Court is a 2015 Marathi film by Chaitanya Tamhane. While from the name itself it becomes clear that the film has something to do with “court kachari ka chakkar”, it is only on seeing it can one fully appreciate why this movie is a great watch for any sympathetic observer of the progress of human rights, law and their systematic violations in India. The film starts with scenes of some children taking tuitions from one Narayan Kamble, who is the central character of the film. After taking his classes, we find him taking a bus to a spot where a cultural program is taking place to commemorate a (fictional) “Wadgaon massacre”. He is then invited to a stage where he sings a powerful song that calls upon the exploited masses (and evidently, the exploited castes) to identify the exploiters and rise up against them. From the picture of Ambedkar in the background, it is clear that caste oppression is one of the central themes of what comes later in the film to be called Kamble’s cultural troupe’s performances. Kamble is interrupted by cops who come and arrest him on charges that a song of his had reportedly led one gutter cleaning worker to suicide some days back. His case is taken up by a lawyer named Vinay Vora (played by Vivek Gomber) who has a personal interest in pursuing cases where human rights are likely to be violated. What follows in the film is an elaborate portrayal of not just the court proceedings that seem to make a mockery of justice (more on that later), but also of the personal life experiences of Gomber, the public prosecutor as well as the judge. In course of this portrayal, what we learn is not only the different lifestyles, social statuses and cultural values but also the different life views and ideological standpoints of these major stakeholders in the case. Continue reading “Court”ing Controversy – A Brief Review
Kangna Ranaut, R. Madhavan, Jimmy Shergill, Swara Bhaskar and Zeeshan Ayyub starrer movie Tanu Weds Manu Returns went all good in its opening week. It has been the first movie of 2015 to cross the 100 crores marks in the box-office. Though some of the reviews I came across did appeal me to witness the movie, few among my friend circle did the opposite to me. Usually, I am a fan of Kangna’s acting. So I chose to watch this one despite my friends’ discouragement.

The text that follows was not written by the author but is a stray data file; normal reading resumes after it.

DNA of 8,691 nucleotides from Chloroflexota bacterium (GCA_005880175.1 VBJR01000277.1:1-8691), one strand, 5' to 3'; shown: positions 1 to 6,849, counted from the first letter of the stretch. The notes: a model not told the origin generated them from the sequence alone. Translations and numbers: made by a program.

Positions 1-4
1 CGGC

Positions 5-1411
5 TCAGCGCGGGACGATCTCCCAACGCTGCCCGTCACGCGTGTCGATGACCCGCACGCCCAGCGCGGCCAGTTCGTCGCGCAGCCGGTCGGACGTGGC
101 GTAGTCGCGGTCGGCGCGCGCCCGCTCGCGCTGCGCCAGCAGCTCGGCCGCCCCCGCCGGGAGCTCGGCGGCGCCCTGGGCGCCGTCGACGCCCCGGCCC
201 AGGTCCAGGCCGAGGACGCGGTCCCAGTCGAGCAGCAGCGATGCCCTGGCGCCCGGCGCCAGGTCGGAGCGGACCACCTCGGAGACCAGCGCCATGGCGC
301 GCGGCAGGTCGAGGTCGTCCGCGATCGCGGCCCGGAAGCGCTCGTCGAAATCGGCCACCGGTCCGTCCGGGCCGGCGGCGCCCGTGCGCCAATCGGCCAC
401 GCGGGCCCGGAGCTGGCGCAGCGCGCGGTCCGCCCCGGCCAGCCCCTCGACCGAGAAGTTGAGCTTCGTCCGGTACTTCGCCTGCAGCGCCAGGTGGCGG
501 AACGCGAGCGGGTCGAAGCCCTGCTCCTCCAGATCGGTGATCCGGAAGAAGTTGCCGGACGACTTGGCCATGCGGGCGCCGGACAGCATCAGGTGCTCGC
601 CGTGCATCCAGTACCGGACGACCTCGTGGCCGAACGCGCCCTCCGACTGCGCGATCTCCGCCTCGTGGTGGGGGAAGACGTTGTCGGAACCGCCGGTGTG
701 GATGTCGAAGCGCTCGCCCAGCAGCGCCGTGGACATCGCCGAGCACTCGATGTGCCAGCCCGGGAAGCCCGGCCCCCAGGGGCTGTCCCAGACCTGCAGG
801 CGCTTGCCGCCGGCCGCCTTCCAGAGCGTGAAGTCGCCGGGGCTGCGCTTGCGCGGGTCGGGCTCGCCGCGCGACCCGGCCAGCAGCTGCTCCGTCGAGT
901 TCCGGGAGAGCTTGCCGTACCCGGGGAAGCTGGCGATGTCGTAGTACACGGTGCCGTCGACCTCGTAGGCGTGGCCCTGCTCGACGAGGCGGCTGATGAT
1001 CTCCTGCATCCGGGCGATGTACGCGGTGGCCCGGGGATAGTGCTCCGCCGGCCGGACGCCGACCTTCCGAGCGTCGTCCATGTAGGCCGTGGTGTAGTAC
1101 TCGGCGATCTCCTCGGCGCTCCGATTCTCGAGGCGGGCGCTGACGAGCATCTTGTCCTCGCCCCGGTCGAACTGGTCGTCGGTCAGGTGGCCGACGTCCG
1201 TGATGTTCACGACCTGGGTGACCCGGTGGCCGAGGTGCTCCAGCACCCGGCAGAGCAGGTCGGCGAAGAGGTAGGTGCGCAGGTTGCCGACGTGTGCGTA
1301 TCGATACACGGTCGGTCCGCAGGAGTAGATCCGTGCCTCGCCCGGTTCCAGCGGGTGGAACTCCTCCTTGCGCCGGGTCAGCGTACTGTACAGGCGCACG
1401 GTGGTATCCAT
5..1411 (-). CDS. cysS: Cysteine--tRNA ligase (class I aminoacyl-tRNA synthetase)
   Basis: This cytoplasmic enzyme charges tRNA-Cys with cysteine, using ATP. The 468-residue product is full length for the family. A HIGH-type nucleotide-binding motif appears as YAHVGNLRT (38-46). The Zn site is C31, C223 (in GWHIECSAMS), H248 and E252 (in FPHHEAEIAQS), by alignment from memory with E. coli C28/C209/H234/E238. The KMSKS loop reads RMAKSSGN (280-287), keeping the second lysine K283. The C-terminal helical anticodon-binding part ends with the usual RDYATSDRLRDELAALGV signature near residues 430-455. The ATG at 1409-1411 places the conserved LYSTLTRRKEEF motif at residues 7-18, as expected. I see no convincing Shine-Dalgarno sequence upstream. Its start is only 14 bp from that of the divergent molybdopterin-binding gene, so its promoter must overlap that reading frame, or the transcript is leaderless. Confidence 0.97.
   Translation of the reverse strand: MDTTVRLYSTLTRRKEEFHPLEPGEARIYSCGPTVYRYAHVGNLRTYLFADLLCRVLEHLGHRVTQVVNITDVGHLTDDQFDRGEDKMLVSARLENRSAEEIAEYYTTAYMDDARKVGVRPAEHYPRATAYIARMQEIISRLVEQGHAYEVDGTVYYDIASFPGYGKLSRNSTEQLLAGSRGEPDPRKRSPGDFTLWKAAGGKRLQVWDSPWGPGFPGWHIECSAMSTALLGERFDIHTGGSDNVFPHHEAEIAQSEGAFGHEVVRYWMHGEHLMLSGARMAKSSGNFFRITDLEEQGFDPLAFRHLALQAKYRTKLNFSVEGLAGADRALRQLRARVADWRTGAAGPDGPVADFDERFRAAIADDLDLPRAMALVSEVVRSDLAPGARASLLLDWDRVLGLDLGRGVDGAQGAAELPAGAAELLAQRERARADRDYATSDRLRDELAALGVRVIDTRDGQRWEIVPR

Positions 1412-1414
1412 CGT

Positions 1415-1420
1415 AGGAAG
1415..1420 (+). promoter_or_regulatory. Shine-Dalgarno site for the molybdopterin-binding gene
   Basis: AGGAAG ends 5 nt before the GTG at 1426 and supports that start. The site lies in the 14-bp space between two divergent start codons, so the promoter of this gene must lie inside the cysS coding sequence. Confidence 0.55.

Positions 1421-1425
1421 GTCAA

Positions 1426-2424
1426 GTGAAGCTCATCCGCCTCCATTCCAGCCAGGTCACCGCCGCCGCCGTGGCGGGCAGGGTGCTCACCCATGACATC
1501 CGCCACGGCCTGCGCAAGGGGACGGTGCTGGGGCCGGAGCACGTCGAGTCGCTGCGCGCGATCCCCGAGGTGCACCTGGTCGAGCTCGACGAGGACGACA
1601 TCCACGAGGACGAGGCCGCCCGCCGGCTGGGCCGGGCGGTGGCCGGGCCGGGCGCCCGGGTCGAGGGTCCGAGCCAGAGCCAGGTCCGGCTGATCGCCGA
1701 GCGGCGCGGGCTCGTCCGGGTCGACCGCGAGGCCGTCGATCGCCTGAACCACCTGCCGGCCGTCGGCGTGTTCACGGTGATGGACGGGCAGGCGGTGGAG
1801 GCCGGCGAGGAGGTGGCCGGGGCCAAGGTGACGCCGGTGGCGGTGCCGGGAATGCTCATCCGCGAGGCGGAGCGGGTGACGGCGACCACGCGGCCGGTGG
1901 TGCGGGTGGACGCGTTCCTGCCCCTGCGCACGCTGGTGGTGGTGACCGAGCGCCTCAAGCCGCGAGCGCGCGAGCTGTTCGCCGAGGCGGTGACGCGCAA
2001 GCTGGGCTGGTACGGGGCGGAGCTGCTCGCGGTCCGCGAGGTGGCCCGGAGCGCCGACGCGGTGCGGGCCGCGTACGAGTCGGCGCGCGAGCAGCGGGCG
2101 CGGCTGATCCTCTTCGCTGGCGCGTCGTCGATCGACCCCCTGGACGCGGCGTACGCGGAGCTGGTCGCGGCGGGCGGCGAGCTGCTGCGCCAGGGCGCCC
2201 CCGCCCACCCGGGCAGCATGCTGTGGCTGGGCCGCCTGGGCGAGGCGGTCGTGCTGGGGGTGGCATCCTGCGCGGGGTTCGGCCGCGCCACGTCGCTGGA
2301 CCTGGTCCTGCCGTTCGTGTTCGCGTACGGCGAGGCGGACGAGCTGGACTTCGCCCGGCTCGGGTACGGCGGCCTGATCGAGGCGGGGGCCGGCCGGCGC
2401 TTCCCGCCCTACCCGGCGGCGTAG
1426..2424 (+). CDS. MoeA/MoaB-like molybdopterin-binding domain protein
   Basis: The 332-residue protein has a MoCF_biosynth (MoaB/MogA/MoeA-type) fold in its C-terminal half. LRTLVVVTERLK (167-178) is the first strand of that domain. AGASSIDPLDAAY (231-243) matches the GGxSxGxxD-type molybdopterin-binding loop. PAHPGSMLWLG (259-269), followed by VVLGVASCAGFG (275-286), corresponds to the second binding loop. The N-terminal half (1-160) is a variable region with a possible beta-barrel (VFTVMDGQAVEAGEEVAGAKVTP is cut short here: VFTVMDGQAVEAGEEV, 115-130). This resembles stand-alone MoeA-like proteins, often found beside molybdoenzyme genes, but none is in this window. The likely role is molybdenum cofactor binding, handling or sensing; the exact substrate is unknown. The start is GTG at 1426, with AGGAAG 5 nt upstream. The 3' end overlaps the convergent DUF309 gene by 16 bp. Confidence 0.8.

Kangna Ranaut as Tanu. Courtesy: Google Image
Actually, this movie started with showing the quarrel of a four years-old couple. Kangna has successfully finished her double role as Tanu (Manu’s wife) and Datta (later, Manu’s girlfriend). Madhavan played the role of Manu, Dr. Manoj Sharma. After getting married, they started to live in London. Good sense of humour will give extra impetus to your entertainment.
The bone of contention between the couple started after a year of their marriage and the issue is that they do not accept their faults and instead they are busy in noticing their partner’s fault. So, they do not want to compromise and their relationship starts decaying. Continue reading Review of Tanu Weds Manu Returns
The World Before Her is a documentary that attempts to contrast the lives of two women who apparently belong to very different worlds. One of them heads a Durga Vahini camp, while another is a beauty pageant aspirant. The director Nisha Pahuja must be congratulated for closely observing the women in their various moods. That said, while she explored and even commented on the regressive aspects of the Durga Vahini and nicely exposed at least some of the contradictions of that life, she failed to be nearly as critical of the other side of the binary. I will strongly argue that the director was not just “documenting” but also passing her own judgments, not only by the choice of footage and conversations, but also by showing some clippings of extremism by the Hindutva goons. Not once did she comment directly on capitalist consumerism which is at the root of the conceptualization of beauty contests. Right from setting a standard definition of what constitutes beauty to objectifying the human body, not to mention feeding the frenzy of presenting the human body as a consumable object [subsumed in the logic of market] – the beauty pageants happen to be hubs of regressive value generation.
Continue reading Review – The World Before Her  by Nisha Pahuja